This one is the NM location of the LUE cache site that I cannot access. It is on privately owned property.
LUE Location.jpg
 

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mical66

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Tom, I have followed some of your post and always read your replies because you always give a good reply be it in favor or against the OP.
I have a lot of respect for you knowledge .
And I agree it is easy to start rumors and a good part of these legendary treasure are just that I’d say, but there are some that are true.
And I think I stated that in my earlier post that I know most of these legends are just that ,, legends .
But my point is if people do not believe then they do not have to inject their thoughts into it, what harm is it doing any one ?
Again I am not trying to insult you or discredit you in any way and I know this is a open forum and anyone that has a opinion good or bad can comment, and if anyone wants to argue the OP’s interpretation of the carving or maps that is cool, I just hoped to not see people post just to tell him what he has researched and looked for many years and enjoyed doing is a total waste of time.
 
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PatrickD

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Hi Mical66,

That was well said. Of course, we all waste time. I have a metal detector and have taken it out without finding anything. I have researched some treasure 'leads' just to find out they are crap. Or, they might be valid but I couldn't find anything. I actually like hunting the LUE treasure. It isn't an obsession or anything. But, it is one of the few treasure leads where I have found actual evidence to its existence.

To me, it is the thrill of the hunt that is worthwhile. The things I have found turned out to be almost anticlimactic. But to read about a lead, research it to find out actual historical references, then to go in the field and find the trail, then actual carved rocks from the mid 1500's, then to find sealed entrances covered in Spanish markings, that is what makes it fun.

The thing that I can agree with Tom on is based in my own experience as well. KVM told me when I was a boy, "You have to do the math". There was a treasure lead here in Texas. The story goes something like this. A stagecoach was delivering the local army fort's payroll of gold coins. They were attacked by indians. They grabbed the chest and ran for their lives stopping only long enough to bury it during a running gun battle. One died, the other survived just long enough to tell what happened before dying himself.

The flaw in the story was the amount of gold in the chest. It extremely exceeded the amount of pay that fort would have received. The weight of the gold would not have allowed two men to run with it while being shot at. The area it is 'supposed' to be hidden in is extremely rocky terrain that would be a chore to dig in. The embellishments call to the naive as if a bounty is to be had. But, they are not real leads. There may be traces of truth lost in history somewhere.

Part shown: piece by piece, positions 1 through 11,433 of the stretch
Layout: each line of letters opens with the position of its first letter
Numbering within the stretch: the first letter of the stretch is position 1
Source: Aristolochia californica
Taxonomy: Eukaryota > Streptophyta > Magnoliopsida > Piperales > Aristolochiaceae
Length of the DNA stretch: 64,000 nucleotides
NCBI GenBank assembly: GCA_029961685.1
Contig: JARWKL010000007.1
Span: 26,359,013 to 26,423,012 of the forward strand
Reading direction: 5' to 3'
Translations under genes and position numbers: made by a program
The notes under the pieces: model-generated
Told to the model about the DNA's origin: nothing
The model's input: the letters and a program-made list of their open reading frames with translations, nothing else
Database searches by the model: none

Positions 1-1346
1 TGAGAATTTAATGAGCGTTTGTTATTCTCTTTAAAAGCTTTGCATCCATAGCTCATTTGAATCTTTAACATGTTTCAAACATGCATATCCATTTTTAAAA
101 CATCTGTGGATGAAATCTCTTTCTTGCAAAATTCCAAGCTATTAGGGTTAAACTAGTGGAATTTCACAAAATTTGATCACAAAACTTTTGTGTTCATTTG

I have also found that any 'legitimate' treasure lead isn't just a single lead. There are usually multiple treasure leads with different descriptions, events, etc. all in the same vicinity. Tracking each potential lead area on a map will triangulate a search grid accounting for the variations of the story that was passed down evolving into separate hidden treasures.

As for them being a waste of time? Oh, sure, that is cool too. I actually have fond memories of a few hunts that were so much fun but nothing was found. I have other hunts that were a drag even though something was found. To me, there is a deep down unleashing of adventure going out on a hunt. And, for some treasure leads, we may be barking up the wrong tree... but it is still a tree.

The absolute worst experience I have seen is when a person catches gold fever on a hunt and becomes almost psychologically or physically dangerous to the others (even if nothing is ever found.) Wow, that sucks. No one wants someone turning on them during a hunt.

Patrick
 

mical66

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i will read that PatrickD, you may know or remember a post i have been trying to find again.
Was a man using aliases for him and his son and friend,, think his son was Bruce Wayne or something like that , any way he had been introduced to someone that had 2nd hand knowledge of Jesuit gold in the desert , the man who had first hand was either dead or too old to do anything but had shown a gold bar to the man with 2nd hand knowledge .
Any way the author wrote of years of traveling back and forwards and studying maps and comparing them to the cave and cliff carvings , then eventually making matches.
He learned to read the Spanish symbols and was eventually able to after many years find multiple Cache sites where the clues told him they would be , but each one had been dug and someone carved the dates they had been there and dug it. He left it that he still had a couple more to decipher and find so hoped 1 may be untouched.
Was a long essay and very interesting.
I have looked time and time again but have not been able to find it.